37 Computably Decidable Sets There is an algorithm that decides whether a given string will ever appear in the enumeration of numerals mentioned in the previous slide 13 does, 007 does not, neither does foo by definition this property makes the set of numerals computable, or computably decidable, or just decidable A set that is not decidable is said to be (computably) undecidable

38 We ve Got Two Decidable s We have by now a definition of decidable that applies to sentences of formal systems, an another one that applies to sets of strings They are different, but there s a connection between them that we will see in this section

39 Enumerability & Decidability Every computably decidable set is computably enumerable A set E is computably decidable iff both E and its complement are computably enumerable Undecidability theorem (Turing, Church). There are computably enumerable sets which are not computably decidable

40 Formal Systems and Decidability The set of sentences of the language of a formal system is assumed to be a decidable set of strings Axioms and inference rules need to be defined in such a way that the set of theorems is computably enumerable If the set of theorems is indeed decidable the formal system is said to be decidable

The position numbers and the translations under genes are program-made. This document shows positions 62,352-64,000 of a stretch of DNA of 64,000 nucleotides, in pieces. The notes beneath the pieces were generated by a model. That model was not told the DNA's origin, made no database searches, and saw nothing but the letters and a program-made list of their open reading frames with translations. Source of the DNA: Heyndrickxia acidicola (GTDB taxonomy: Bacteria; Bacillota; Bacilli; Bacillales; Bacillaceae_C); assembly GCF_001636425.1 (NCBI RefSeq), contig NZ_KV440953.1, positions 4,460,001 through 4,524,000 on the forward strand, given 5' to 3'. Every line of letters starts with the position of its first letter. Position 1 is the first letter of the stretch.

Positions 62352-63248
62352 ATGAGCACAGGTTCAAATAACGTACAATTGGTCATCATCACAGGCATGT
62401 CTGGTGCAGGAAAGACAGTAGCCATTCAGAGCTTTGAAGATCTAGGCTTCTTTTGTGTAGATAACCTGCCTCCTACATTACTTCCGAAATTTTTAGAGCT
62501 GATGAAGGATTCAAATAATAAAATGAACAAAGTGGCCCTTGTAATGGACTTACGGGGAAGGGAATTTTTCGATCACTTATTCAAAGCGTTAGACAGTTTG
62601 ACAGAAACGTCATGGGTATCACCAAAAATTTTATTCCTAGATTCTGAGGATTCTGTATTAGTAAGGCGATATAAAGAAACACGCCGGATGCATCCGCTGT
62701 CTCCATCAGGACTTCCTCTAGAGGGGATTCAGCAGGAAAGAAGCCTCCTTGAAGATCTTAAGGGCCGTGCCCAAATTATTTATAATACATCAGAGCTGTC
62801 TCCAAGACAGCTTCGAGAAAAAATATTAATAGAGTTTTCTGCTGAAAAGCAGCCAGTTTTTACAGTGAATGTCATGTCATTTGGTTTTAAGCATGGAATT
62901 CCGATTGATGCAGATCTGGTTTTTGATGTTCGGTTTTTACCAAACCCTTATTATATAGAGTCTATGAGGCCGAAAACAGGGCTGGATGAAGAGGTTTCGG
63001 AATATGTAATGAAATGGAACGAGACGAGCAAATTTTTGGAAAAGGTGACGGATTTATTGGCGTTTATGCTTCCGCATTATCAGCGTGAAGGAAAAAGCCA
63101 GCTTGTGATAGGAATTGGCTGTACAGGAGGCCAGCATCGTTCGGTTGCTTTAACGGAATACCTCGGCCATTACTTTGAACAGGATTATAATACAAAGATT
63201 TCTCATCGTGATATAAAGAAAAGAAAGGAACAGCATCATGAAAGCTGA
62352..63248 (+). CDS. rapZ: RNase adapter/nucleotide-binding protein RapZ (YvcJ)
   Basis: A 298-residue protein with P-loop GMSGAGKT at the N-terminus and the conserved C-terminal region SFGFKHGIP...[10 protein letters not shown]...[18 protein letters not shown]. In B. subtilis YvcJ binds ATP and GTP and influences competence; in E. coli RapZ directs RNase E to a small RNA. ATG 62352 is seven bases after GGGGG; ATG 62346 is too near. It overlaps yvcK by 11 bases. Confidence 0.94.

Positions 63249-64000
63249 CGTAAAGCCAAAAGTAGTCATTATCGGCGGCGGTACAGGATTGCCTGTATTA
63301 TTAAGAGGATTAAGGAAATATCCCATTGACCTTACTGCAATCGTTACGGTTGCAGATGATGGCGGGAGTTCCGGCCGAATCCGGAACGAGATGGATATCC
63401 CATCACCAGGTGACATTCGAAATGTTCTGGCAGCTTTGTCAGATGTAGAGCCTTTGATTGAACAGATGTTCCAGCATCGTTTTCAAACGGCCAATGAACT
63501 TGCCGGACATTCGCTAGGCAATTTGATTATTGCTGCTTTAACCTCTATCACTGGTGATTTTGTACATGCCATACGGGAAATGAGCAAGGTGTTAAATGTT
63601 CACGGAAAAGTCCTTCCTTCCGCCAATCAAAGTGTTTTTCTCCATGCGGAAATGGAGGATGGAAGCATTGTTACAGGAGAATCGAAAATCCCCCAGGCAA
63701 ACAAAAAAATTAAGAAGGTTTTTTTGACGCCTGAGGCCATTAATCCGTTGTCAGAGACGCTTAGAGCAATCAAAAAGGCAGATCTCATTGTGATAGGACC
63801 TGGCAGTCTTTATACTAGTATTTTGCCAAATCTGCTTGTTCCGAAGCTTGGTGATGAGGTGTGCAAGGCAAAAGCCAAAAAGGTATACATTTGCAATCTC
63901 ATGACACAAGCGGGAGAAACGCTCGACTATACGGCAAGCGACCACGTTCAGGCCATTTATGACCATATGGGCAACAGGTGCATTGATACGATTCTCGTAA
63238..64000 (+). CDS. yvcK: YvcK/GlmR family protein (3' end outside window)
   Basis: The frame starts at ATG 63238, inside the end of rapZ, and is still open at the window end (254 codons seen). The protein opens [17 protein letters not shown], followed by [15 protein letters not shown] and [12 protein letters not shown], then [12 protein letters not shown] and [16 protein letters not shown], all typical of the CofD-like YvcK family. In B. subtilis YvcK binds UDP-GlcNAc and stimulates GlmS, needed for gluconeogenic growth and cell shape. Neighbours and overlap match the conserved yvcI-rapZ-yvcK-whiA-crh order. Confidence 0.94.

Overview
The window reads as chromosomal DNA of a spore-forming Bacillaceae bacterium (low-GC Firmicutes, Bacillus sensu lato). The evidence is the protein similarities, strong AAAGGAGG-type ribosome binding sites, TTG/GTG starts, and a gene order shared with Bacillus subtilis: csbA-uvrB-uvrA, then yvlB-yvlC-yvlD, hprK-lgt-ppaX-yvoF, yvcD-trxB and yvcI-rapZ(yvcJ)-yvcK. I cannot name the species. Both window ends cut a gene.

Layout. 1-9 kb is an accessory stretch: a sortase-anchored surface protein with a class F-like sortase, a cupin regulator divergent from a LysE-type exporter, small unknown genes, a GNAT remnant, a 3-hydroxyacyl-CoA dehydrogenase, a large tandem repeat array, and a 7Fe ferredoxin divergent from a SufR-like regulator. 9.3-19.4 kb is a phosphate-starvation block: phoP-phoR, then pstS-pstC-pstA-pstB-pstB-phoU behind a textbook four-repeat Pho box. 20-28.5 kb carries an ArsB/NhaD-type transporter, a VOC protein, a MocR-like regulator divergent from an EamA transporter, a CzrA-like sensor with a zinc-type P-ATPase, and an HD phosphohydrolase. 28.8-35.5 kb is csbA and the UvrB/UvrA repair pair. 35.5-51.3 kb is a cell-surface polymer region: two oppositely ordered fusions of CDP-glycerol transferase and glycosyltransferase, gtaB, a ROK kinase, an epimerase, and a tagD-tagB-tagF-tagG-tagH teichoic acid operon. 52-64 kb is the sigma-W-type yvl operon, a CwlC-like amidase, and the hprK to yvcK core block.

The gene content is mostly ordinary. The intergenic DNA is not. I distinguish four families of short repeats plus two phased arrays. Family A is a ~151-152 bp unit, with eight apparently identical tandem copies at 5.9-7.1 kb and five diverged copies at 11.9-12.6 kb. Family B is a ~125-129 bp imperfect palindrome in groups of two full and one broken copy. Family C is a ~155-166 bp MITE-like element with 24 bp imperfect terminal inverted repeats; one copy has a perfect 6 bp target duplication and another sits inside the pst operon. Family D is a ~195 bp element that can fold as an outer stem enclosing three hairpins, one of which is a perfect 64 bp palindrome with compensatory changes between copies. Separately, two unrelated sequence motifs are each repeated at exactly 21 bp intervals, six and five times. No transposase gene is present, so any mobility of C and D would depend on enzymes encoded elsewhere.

41 A complete formal system is always decidable, for either it is inconsistent, or else we determine if a sentence A is a theorem enumerating its theorems until either A or A is found There are also theories which are decidable and incomplete

42 Computability & Incompleteness There is a proof of the incompleteness theorem that does not use any arithmetical formalization of self-referential sentences (so they are not essential) It is based on computability theory and uses the Matiyasevich-Robinson-Davis-Putman theorem The proof shows that there are infinitely many equations D(x1,..., xn) = 0 for which is undecidable in S whether or not they have solution

43 The Completeness Theorem

44 The Completeness Theorem Gödel himself proved that first-order theories are complete, in that theorem complete has another meaning though A model of a first-order system is a mathematical structure that satisfies its axioms given a certain interpretation Given a first-order system S, the completeness theorem establishes that a sentence of S is a theorem of S iff it holds in all models of S

45 Nonstandard Models Sometimes it is said that the first incompleteness theorem implies that in any theory T of a certain degree of complexity there are sentences that are true in all models of T yet undecidable in T The first incompleteness theorem neither states nor implies such a thing, on the contrary, the completeness theorem implies that if a sentence is true in all models of a first-order theory T (such as PA or ZFC) then it is decidable in T, for it is indeed a theorem of T